The Snarky Gardener really loves Burpee’s Sure Thing Hybrid Zucchini but only in a platonic way.
I don’t usually get all goo goo over a specific vegetable variety (unless it’s my own like the Snarky Orange Cherry Tomato). As an avid seed saver and swapper, I go with whatever seeds I have at hand. This year, I wanted to grow the rainbow type of Swiss chard, but only had a random red variety. Oh well, it all tastes the same once cooked. I can’t even tell you what kind of cucumbers I grew this year. Had some seeds, stuck them in the ground, waited for them to grow, ate cucumbers. But when it comes to zucchini, I’m very particular.
As I first came into my own as a gardener, I didn’t take failure well. (Actually, now that I think about it, I still don’t). For me, there’s nothing more depressing early in the season than watching tiny little zucchinis start out with the flower on the end, get a bit bigger, and then just shrivel up and die (so sad). The primary reason for this lost is female flowers need insects to pollinate them. No pollination equals no zucchini to eat. Early in the season, a lack of pollination can be problematic especially if it’s rainy, cloudy, windy or below 50 degrees as honey bees don’t go out of the hive on those days (slackers!). If you ever go out and watch your cucurbits (cucumbers, squash, zucchini, pumpkins, watermelons, and the like) on a nice sunny warm morning, it will feel like an airport of bee activity (buzz buzz buzz).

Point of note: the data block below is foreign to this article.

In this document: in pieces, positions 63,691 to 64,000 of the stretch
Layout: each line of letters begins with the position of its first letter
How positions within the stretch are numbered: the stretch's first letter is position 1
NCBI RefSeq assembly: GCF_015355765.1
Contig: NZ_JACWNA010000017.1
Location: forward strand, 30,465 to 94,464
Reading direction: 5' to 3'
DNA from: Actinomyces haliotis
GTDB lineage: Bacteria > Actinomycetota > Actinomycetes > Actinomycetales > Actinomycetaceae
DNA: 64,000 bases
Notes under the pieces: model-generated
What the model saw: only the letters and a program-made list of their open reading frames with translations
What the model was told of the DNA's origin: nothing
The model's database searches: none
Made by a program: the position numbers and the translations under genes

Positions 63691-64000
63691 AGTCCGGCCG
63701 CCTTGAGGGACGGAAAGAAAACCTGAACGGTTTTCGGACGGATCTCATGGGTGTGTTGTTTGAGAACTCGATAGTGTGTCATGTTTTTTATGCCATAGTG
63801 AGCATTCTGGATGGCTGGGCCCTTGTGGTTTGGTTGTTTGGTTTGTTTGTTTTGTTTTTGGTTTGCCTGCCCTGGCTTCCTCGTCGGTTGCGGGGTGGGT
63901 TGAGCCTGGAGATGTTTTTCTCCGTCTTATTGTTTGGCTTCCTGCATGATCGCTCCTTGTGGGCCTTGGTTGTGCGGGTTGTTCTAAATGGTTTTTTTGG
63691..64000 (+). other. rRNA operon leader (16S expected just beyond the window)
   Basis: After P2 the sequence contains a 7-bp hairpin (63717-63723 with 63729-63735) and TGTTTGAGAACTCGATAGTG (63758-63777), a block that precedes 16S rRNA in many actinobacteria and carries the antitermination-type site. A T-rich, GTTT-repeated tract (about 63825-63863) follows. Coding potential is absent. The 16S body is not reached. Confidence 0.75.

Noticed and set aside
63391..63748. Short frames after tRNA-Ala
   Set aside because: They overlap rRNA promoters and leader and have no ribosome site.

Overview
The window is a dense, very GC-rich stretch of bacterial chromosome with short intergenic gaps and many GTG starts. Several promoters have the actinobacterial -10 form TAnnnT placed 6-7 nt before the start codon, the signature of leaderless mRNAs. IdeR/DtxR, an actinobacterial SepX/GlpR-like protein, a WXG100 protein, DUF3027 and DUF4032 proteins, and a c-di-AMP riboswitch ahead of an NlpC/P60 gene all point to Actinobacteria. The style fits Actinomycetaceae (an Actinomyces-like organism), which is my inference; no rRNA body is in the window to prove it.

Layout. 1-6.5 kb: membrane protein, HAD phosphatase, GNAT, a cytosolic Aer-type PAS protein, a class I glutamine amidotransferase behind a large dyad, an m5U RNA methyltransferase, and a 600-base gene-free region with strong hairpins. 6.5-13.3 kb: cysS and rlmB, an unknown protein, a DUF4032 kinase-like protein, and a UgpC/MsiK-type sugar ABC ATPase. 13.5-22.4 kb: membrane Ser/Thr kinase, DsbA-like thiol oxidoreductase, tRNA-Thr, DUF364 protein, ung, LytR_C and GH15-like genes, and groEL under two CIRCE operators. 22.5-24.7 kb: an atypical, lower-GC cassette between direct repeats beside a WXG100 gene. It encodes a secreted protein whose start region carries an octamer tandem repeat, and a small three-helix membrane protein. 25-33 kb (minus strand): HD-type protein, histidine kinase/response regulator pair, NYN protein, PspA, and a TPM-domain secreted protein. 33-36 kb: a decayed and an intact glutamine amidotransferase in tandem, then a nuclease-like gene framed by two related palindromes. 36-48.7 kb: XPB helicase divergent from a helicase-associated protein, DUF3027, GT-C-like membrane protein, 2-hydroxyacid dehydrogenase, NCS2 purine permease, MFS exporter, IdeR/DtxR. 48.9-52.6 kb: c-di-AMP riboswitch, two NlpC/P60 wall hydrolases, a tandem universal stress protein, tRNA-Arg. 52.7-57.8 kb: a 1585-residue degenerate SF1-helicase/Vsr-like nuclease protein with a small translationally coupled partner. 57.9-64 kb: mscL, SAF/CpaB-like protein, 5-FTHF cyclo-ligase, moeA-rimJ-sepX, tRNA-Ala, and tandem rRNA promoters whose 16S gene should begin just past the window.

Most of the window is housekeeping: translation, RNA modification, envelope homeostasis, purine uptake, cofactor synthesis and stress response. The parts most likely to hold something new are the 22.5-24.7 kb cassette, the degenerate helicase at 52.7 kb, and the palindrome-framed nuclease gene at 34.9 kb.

Q: Why do my zucchini fruits just shrivel up and die?
A: Zucchini flowers need to be pollinated. No pollination equals no zucchini to eat.
Here in Northeastern Ohio, with our lake-effect clouds and cruddy spring weather, it seems like this issue is even more pronounced (though that could just be the Seasonal Affective Disorder talking). Fortunately, I did a little, research and came across Burpee’s Sure Thing Hybrid Zucchini. It’s a seedless variety specifically bred for this situation. Seedless means it doesn’t need fertilized. Problem solved!
Normally, I have a no hybrid rule in my garden but I do make exceptions for times like these. I enjoy saving seeds and while you technically can save hybrids, the “experts” don’t recommended it because you don’t know what you are going to get when you plant them (could be a puppy – who really knows?). Of course with this seedless hybrid variety, you can’t save these (thanks Captain Obvious). A few years back I did serendipitously save and grow out some hybrid SunGold cherry tomatoes and ended up with my very own variety (the Snarky Orange Cherry tomato). Little known fact: you can name them whatever you want (I prefer Fred).
What I like about these Sure Things is I don’t get the “My Zucchini Won’t Pollinate Blues”. I can plant them right after the last frost and they will grow well from there. (Hold it, how do you know it’s actually going to be the LAST frost of the year? Don’t worry, if you get another frost, you can just plant again.) These are a bush variety, so they pretty much stay put instead of crawling all over the garden like pumpkins do. The downside of any bush plant (zucchini, bean, pea, tomato) is that they have a limited growth timeline meaning they won’t necessarily fruit all season. That’s the trade off from the pole or indeterminate types though I will say the Sure Things from last season’s cool rainy weather did go from June into September. So how do you fight the lesser production? Simple – plant some once every month until 2 months before the average normal first frost (so for Ohio plant in May, June, July, and August). What to do with all that zucchini? That’s for a different time (hint: zucchini pickles).